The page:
23: Fliers like this one were distributed in areas hard hit by unemployment, advertising a need for farm workers in the Southwest and California.

24: Typed and attached to the back of the photo: "Mr. and Mrs. Frank Pipkin. C.T. at Presto Recorder....sweating. Mrs. P. was a gold mine of old English ballads. Many thought of her as a prototype of "Ma Joad" in the "Grapes of Wrath". F.S.A. camp in Shafter, California."

25: The Farm Security Administration (FSA) was one of many New Deal programs created during the presidency of Franklin D. Roosevelt to respond to the Great Depression. The function of the FSA was to provide assistance to the rural poor and migrant agricultural workers. Today, the FSA is well known for the body of documentary photographs produced through its photographic section by photographers such as Dorothea Lange, Walker Evans, Charles L. Todd, Robert Sonkin, and Arthur Rothstein. | The Farm Security Administration

26: The growers called called on the police and formed armed vigilante squads, which shot down 11 strikers, killing two. But the strikers resisted and held picket lines in front of the jail to demand freedom for the arrested strike leaders. In one farm, about 100 workers invaded the fields and drove off all the strikebreakers.

27: The Cotton Strike | In October 1933, migrant farm workers refused to pick the 1933 crop for only $0.60 per hundred pounds offered by growers. This was a four week strike that involved 12,000 to 18,000 workers. Growers immediately evicted strikers from grower-owned labor camps, a tactic that backfired as striking workers moved into tent camps organized by the Cannery and Agricultural Workers Industrial Union, reinforcing the strikes effectiveness. A politically ambitious federal relief official, George Creel, compromised with both growers and migrant workers to agree on $0.75 per hundred pound piece rate.

29: Racism was still prevalent during this time period. Oklahoma City, Oklahoma, the sign on the bubbler reads: "Reserved for Colored Only."

31: Living Conditions were difficult for the migrants once they headed west to the over populated state of California in search of work. However, they formed communities and stuck together through the harsh times.

33: During the time of the Great Depression there was a tremendous influx of people in California, who all came in search of labor. Many people had trouble getting passed the border control officials because of the over population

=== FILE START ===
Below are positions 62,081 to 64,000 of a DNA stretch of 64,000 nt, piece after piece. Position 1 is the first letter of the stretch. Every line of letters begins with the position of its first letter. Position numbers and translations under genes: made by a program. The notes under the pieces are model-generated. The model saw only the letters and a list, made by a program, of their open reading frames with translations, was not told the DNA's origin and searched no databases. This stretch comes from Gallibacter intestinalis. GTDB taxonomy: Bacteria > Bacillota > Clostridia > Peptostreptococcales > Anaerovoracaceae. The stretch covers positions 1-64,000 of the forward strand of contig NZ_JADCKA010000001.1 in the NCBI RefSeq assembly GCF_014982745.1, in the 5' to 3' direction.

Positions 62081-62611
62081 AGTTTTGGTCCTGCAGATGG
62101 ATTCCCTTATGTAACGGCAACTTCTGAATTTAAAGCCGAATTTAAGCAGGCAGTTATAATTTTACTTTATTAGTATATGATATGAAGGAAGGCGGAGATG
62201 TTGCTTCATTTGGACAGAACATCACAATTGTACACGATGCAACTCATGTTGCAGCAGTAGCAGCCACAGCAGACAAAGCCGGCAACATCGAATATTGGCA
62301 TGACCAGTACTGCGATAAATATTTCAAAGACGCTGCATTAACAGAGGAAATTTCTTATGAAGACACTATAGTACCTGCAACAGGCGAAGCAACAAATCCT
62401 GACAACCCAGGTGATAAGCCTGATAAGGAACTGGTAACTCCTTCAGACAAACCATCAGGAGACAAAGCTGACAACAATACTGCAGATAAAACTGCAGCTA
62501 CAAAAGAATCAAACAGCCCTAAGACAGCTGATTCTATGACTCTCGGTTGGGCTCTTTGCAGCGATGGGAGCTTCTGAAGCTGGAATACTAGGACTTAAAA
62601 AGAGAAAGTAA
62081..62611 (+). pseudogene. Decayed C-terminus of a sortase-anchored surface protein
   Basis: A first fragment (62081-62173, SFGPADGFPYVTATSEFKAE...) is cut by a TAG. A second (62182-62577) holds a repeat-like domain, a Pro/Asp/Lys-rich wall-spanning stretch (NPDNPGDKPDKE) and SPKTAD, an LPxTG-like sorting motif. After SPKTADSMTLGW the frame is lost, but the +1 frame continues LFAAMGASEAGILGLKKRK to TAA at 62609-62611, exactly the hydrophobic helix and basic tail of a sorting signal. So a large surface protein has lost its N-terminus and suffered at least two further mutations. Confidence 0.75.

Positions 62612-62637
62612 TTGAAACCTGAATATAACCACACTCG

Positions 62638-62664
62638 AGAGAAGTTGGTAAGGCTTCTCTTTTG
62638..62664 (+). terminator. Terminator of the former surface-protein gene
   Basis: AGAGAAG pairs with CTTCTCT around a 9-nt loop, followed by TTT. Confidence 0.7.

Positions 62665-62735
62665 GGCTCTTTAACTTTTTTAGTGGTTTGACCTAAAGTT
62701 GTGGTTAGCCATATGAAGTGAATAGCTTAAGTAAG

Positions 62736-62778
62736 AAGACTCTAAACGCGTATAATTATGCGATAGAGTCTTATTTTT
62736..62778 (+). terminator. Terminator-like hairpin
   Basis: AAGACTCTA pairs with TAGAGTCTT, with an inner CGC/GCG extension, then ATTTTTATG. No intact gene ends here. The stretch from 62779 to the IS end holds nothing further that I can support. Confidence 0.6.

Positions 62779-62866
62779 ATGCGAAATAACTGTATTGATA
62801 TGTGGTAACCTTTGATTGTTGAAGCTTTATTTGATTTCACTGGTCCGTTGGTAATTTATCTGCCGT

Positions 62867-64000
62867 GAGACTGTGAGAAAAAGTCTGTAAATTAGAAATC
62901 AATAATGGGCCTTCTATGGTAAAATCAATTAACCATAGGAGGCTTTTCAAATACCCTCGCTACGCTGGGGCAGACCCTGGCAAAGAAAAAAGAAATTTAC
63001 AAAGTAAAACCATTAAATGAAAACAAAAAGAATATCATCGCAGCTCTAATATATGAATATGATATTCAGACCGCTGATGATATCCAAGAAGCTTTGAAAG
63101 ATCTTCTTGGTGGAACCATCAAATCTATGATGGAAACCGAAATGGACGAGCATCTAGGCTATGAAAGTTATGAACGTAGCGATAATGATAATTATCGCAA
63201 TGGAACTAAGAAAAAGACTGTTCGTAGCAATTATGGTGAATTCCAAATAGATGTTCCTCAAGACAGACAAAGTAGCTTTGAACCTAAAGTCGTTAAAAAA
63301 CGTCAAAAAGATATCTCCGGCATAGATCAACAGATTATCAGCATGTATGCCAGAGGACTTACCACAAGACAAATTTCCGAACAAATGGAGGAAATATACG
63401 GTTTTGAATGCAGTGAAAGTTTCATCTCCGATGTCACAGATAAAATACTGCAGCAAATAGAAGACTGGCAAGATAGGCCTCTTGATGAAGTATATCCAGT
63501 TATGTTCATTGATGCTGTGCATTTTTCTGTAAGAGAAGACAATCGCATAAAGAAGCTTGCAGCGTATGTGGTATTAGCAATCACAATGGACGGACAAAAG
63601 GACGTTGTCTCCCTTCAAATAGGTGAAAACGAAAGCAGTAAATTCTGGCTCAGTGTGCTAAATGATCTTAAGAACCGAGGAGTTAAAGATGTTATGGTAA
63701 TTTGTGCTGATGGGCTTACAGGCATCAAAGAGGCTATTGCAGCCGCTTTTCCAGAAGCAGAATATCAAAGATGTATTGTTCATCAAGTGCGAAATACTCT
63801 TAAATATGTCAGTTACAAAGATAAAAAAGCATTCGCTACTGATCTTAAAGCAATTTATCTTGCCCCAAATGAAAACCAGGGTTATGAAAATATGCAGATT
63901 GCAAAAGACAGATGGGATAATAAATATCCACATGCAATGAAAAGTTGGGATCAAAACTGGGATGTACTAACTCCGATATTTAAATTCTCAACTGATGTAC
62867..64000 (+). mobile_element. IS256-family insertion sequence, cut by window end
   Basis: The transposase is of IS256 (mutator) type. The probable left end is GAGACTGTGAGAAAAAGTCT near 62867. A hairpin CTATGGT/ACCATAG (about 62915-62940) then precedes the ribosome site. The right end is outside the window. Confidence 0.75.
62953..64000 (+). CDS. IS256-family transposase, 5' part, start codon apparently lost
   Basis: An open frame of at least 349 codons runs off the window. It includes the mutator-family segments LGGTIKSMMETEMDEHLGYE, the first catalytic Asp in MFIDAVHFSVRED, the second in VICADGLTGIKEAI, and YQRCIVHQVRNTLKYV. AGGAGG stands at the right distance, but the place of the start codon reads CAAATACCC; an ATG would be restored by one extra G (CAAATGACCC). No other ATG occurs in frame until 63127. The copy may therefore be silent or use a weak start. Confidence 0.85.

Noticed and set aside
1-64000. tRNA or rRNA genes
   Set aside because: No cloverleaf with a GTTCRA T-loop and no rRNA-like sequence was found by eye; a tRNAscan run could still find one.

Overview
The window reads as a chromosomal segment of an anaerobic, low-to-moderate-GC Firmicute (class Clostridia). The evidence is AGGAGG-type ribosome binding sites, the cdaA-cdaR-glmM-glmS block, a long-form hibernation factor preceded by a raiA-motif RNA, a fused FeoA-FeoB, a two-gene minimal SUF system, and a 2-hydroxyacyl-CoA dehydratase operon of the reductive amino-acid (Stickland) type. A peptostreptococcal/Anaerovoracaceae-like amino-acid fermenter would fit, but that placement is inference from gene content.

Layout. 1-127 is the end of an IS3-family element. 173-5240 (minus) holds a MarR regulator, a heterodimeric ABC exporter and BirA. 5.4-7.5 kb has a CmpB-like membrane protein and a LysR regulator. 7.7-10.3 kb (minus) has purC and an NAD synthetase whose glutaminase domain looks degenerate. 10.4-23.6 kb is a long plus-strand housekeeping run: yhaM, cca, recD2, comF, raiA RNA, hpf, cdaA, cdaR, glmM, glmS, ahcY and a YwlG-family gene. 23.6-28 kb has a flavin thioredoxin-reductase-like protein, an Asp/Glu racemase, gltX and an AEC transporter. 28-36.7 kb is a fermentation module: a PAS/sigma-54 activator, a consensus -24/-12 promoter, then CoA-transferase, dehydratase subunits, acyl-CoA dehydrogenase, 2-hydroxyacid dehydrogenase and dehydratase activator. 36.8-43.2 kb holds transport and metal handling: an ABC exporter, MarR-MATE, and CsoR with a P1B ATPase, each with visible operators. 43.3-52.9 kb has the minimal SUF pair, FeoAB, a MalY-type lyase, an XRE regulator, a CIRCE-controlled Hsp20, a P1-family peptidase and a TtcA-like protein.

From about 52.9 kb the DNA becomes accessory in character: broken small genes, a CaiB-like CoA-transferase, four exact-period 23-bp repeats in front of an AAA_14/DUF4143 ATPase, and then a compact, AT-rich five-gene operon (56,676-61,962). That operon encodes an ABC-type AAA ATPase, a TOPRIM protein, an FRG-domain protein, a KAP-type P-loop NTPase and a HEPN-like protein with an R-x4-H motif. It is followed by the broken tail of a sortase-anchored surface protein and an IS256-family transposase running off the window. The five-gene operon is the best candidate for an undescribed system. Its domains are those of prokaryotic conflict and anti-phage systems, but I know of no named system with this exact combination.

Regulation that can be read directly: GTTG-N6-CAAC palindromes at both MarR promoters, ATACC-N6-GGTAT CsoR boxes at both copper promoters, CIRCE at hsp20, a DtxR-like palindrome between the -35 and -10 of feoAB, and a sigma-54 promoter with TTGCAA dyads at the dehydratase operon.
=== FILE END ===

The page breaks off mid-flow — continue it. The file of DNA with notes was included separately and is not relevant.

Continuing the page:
34: A photo of a Mexican migrant worker who immigrated to the US with the hopes of finding cheap labor

35: During the 2nd World War, Mexican migrant workers could legally work in agriculture in the US under the "Bracero", which was a guest worker program. However, when this program was terminated illegal immigration exploded as more and more illegal immigrants migrated into the US

37: The US Immigrant Reform and Control Act was passed in 1986 and it stated that “illegal immigrants that could demonstrate 60 days of employment in agriculture since 1985 were awarded permanent residence”.

39: "The Great Depression of the 1930s hit Mexican immigrants especially hard. Along with the job crisis and food shortages that affected all U.S. workers, Mexicans and Mexican Americans had to face an additional threat: deportation. As unemployment swept the U.S., hostility to immigrant workers grew, and the government began a program of repatriating immigrants to Mexico.

40: Okie: a migrant worker, usually from Oklahoma

42: Migrant Workers Camp in Farmersville, California

43: Promised Land: the area of California where the workers thought had better conditions but instead were just as bad as what they were used to

44: Grower's Association: what controls the wages and working conditions for the migrant workers

45: Tin Lizzie: Ford car Cheaters: glasses Pill: difficult Plonk: cheap wine Plugged Nickel: something worthless Pooch Out: stick out Abyssinia: "I'll be seeing you" Trip for Biscuits: easy task | 1930's Slang

46: -In hot water -Blow their stake -Bustin' a gut -Live off the fatta the lan' | Worker's Slang

47: Pioneer Tradition: giving the poor food and sending them away Hoovervilles: camps that housed poverty-stricken families

48: Squatter Camps

50: Young Migrant Worker's Funeral

51: Migrant Workers' Children

53: Migrant Workers

55: A Mexican American migrant worker working in a field, in Arizona in 2011. Migrant working children begin to work in the fields at the age of 13 for employers for less than minimum wage.